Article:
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Hoffmann, R. A wiki for the life sciences where authorship matters. Nature Genetics (2008)

Osmotic and volaemic regulation of atrial and ventricular natriuretic peptide secretion in conscious eels.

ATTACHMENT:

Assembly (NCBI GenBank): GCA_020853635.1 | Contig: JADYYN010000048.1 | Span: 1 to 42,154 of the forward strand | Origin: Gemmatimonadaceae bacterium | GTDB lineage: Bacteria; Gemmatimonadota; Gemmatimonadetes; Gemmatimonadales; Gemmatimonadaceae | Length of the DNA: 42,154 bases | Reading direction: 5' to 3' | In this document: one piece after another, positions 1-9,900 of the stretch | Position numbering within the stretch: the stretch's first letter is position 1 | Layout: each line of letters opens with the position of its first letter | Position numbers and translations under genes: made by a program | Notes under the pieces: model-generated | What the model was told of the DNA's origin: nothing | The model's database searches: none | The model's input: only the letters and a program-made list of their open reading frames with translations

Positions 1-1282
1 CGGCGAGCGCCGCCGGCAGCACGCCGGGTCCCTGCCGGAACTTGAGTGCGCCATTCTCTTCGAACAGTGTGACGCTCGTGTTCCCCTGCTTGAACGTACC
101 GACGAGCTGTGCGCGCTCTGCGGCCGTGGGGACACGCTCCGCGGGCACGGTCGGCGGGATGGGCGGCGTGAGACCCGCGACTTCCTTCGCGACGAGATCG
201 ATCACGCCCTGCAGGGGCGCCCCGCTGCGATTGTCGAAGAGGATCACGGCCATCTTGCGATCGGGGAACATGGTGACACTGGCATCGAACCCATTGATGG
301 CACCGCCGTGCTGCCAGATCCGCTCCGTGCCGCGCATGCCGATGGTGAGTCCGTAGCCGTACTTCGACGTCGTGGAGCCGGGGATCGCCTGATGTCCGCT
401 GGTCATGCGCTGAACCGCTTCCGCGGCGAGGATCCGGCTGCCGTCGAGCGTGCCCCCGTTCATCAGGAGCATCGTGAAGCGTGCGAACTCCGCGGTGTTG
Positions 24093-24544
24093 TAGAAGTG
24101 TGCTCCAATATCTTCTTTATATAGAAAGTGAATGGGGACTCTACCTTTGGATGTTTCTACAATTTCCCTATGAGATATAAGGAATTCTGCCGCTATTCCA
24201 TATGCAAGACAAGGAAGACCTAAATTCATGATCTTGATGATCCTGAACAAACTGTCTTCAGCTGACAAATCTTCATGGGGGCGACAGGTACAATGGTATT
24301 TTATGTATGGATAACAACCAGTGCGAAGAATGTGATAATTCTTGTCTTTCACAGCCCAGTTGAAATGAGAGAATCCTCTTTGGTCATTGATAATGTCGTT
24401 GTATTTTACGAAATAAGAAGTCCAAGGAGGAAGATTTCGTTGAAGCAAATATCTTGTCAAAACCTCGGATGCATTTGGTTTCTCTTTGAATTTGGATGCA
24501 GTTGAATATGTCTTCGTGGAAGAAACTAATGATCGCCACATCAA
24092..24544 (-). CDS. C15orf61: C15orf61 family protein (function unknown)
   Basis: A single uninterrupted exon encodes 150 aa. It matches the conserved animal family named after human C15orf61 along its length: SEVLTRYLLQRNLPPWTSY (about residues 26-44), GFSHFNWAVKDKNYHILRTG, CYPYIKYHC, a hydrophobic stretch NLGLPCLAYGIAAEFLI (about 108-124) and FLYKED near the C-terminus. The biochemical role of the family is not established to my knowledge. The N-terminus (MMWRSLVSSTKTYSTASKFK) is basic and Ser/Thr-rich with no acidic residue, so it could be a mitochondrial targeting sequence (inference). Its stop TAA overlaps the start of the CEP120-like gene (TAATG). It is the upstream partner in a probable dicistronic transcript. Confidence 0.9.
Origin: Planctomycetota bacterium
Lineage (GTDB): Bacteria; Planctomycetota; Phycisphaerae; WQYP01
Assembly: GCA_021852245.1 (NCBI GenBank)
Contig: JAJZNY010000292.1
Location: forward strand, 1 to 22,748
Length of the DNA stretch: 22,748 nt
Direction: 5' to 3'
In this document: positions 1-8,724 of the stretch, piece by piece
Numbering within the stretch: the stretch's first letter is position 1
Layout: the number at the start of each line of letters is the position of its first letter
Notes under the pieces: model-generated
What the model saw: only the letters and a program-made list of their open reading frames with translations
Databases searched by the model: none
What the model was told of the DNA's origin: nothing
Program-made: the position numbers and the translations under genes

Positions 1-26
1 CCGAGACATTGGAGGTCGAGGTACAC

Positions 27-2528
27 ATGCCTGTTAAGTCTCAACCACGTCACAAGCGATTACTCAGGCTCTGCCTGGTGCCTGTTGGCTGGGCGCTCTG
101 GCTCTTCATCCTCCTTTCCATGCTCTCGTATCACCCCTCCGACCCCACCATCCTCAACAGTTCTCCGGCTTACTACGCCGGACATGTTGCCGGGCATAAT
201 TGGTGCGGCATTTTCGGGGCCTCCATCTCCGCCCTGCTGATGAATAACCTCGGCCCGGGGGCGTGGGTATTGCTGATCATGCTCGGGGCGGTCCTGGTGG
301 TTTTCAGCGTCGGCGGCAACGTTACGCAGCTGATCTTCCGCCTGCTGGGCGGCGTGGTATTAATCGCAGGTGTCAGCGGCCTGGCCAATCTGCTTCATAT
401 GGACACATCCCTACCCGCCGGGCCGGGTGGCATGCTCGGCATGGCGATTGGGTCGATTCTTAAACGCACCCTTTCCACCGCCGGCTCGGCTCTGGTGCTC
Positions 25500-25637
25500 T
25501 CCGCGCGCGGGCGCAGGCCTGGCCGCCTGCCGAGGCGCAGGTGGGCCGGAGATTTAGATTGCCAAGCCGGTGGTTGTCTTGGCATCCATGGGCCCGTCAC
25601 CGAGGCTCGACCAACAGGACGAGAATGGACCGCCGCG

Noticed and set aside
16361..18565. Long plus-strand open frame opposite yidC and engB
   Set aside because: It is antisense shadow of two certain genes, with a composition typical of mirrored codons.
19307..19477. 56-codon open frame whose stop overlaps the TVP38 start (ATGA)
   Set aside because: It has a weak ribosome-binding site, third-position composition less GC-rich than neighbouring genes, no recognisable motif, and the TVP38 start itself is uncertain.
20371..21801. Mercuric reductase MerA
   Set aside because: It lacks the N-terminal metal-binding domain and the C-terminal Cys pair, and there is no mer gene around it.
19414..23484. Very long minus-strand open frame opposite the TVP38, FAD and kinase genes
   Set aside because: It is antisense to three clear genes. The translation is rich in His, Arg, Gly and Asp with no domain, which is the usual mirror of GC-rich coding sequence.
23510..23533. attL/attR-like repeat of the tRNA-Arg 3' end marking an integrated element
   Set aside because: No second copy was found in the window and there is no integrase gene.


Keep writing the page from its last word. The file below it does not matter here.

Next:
The effects of acute manipulation of plasma osmolality and blood volume on plasma atrial and ventricular natriuretic peptide (ANP and VNP) levels were examined in conscious freshwater eels, Anguilla japonica. A bolus injection of hypertonic NaCl (0.85 M and 1.7 M, 2.5 ml/kg body weight) through a catheter into the ventral aorta produced increases in plasma Na concentration and osmolality with parallel concentration-dependent, transient increases in plasma ANP and VNP levels. Plasma ANP and VNP levels also increased after injection of 1.7 M mannitol solution which produced an increase in plasma osmolality but a decrease in plasma Na concentration. However, injection of a 2.0 M solution of urea, which does not cause cellular dehydration in mammals, produced only small increases in plasma ANP and VNP levels, although plasma osmolality increased. A bolus injection of 10 or 25 ml/kg isotonic saline supplemented with 2% dextran for colloidal osmotic pressure, which theoretically increased blood volume by 29% or 71%, produced volume-dependent, transient increases in plasma ANP and VNP levels without changes in plasma Na concentration and osmolality. Similar volume expansion with dialysed eel plasma caused greater increases than with dextran-saline. However, these increases were much smaller than those after osmotic stimuli. These results indicate that secretion of ANP and VNP is regulated by two receptor mechanisms: osmo-receptors activated by cellular dehydration, not specifically by hypernatraemia, and volume or stretch receptors activated by hypervolaemia. The relative importance of the osmoreceptive mechanism is greater in eels than in mammals where volaemic regulation dominates over osmotic regulation for ANP secretion.[1]


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